Morrck’s Baby Hoodie has been tested by an independent testing facility and it was certified as having passed the relevant elements of the ECE Reg R44.04 car seat safety test. Baby Hoodies are available from www.morrck.co.uk

Where to start?  Every day is different, so I’m going to give you a flavour of the sort of things I get up to.

Of course I have antenatal appointments; from the first tentative telephone enquiry I then arrange to meet up with a potential client (usually for an hour or so) so that we can discuss their past experiences, their hopes for this pregnancy, their concerns and most importantly so that they can get a “feel” as to whether they actually like and trust me.  Once a couple have decided to book me as their midwife I then usually give all their antenatal care in their own home (although I have done antenatal visits in The Bank of England medical room!).  The format of visits is that I carry out all the usual blood tests, urine and blood pressure checks, but also leave a lot of time for discussion so that over the course of the pregnancy we cover issues such as waterbirth, Vitamin K, when to call me and so on.

My clients come from a wide area – I am happy to take clients who live within approximately an hour’s radius of my home in Leighton Buzzard – so I do spend a fair bit of time driving, as well as liaising with G.P.’s and hospitals where necessary.

Four times a year I jointly organise an Antenatal Exhibition, this is an opportunity for pregnant couples to gather information about breastfeeding, pregnancy yoga, cloth nappies and the like.  We also organise Birth Preparation Workshops and am often to be found at the Community Desk in Central Milton Keynes on hand to speak to expectant parents and also regularly attend Study Day’s and midwifery meetings to ensure that I keep myself up-to-date with current research.

Obviously I spend much of my time being “on-call” for births.  My own family are now pretty much grown-up and the commitment isn’t as big as one might imagine as I rarely have more than two births during a month – it is important that I don’t over-commit myself as the whole point of what I do is that I guarantee to be there for the birth.  Babies don’t always read the text books though!  I have had three births in one week, as of course some babies do come early and some come late!  As you will appreciate, the birth is the big event, and it can on occasion go on for some time.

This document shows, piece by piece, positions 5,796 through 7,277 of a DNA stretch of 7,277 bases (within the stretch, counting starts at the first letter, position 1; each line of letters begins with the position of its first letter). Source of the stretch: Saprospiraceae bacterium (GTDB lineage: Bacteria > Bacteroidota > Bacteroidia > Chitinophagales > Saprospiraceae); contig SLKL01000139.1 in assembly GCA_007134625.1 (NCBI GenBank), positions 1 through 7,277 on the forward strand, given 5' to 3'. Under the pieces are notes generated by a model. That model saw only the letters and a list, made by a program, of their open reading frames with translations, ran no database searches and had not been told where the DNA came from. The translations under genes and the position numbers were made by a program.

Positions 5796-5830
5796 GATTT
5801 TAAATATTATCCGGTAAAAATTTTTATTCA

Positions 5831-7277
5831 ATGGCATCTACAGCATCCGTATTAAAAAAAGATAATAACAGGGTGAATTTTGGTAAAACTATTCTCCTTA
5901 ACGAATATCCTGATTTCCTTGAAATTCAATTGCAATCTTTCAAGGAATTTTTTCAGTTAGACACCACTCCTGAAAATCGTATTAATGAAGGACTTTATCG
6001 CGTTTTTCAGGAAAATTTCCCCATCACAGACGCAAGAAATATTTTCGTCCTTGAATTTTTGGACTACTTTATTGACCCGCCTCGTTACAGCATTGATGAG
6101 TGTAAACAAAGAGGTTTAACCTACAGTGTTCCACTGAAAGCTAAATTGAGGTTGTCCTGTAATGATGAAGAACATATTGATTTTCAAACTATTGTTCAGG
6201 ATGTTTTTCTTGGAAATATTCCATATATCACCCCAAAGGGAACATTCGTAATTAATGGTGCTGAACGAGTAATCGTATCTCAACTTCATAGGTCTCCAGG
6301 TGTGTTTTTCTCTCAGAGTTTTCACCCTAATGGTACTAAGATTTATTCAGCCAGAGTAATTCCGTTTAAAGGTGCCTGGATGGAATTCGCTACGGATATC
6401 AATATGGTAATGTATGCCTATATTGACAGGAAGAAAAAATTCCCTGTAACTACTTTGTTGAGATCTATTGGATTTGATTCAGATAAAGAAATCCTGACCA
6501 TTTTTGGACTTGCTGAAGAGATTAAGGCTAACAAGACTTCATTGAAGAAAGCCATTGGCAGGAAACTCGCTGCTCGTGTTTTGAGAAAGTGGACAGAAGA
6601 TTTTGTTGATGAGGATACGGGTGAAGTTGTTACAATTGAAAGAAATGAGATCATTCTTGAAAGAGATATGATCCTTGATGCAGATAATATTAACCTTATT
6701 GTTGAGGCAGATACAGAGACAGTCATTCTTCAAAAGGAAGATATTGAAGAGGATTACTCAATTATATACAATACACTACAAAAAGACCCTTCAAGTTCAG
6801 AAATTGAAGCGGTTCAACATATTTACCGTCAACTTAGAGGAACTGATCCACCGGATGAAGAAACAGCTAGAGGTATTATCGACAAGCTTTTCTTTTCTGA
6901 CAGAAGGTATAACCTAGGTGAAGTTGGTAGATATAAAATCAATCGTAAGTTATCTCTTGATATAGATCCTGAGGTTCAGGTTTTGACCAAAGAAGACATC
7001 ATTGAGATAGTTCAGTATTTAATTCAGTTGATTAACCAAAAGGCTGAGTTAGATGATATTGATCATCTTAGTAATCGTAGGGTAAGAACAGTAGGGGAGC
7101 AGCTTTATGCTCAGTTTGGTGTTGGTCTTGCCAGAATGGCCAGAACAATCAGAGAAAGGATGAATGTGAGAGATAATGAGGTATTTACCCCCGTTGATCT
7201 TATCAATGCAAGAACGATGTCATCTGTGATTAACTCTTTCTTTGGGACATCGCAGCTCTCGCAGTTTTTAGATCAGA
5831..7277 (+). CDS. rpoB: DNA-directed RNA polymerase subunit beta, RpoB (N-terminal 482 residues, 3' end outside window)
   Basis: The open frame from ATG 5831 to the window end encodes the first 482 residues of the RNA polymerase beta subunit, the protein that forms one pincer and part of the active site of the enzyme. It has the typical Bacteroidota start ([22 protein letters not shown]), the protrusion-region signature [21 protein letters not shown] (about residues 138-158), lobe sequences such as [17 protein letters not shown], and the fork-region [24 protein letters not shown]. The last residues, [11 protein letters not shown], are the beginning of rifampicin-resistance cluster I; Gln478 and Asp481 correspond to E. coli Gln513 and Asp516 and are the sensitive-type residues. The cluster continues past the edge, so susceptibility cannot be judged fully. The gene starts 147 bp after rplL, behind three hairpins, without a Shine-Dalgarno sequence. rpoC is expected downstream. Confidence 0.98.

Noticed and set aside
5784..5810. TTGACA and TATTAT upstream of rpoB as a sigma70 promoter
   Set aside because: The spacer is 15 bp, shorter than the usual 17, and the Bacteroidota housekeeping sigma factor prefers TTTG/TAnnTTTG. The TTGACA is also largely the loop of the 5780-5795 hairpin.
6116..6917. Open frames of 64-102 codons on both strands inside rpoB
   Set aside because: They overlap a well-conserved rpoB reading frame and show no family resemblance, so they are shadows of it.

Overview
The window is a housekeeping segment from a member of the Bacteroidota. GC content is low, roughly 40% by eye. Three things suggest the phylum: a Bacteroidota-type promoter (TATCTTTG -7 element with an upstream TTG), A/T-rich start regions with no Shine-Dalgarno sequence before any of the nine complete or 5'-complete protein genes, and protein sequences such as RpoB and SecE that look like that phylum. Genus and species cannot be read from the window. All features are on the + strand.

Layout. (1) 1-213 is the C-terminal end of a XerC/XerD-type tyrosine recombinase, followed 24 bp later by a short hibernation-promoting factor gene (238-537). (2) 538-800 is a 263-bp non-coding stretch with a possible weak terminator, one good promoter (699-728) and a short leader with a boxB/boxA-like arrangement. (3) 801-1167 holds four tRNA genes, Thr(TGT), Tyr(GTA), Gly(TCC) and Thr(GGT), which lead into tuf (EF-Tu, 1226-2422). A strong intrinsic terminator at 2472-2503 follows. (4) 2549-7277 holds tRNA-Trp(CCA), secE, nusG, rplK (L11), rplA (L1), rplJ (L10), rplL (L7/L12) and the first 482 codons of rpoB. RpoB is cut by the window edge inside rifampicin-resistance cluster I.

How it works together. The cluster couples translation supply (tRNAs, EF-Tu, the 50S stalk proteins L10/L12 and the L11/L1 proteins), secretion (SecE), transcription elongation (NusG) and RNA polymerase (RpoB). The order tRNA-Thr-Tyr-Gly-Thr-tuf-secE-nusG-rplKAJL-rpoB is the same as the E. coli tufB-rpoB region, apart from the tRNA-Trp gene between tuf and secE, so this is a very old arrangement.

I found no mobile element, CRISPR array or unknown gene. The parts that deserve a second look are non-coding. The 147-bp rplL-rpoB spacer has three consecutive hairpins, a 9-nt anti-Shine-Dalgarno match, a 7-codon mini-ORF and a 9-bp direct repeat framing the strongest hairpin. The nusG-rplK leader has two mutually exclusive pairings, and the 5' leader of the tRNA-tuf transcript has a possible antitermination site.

Baby being here doesn’t mean that my job ends!  In fact, postnatal visiting is often one of the busiest times as the family may need quite a lot of support in the early days.  The majority of my clients choose to give birth at home; however some either need to, or choose to give birth in hospital.

I visit my clients for up to four weeks postnatally and it is a joy to see the baby thriving and although discharging clients is always tinged with sadness it is also great to know that I have played a part in helping the family on to the next stage of their life.  (I do usually keep in touch, perhaps not as often as I would like, but I often get e-mails and photographs and usually pop in when I’m passing!).

So, in summary I guess the main differences between me and an NHS midwife are that you are buying my time; antenatal visits usually take around an hour and a half (instead of perhaps 10 – 15 minutes at your local surgery), are arranged more frequently and take place at a time and place to suit you. Most importantly you will receive full continuity of care – I will see you at each visit to build our relationship and plan your care and you will know that (barring exceptional circumstances) I will be with you in labour and available 24/7 for urgent help.

I am always happy to discuss anything that you are concerned about; please do feel free to call.

Written by Valerie Gommon, BA (Hons), RM, Independent Midwife

www.3shiresmidwife.co.uk 01525 385153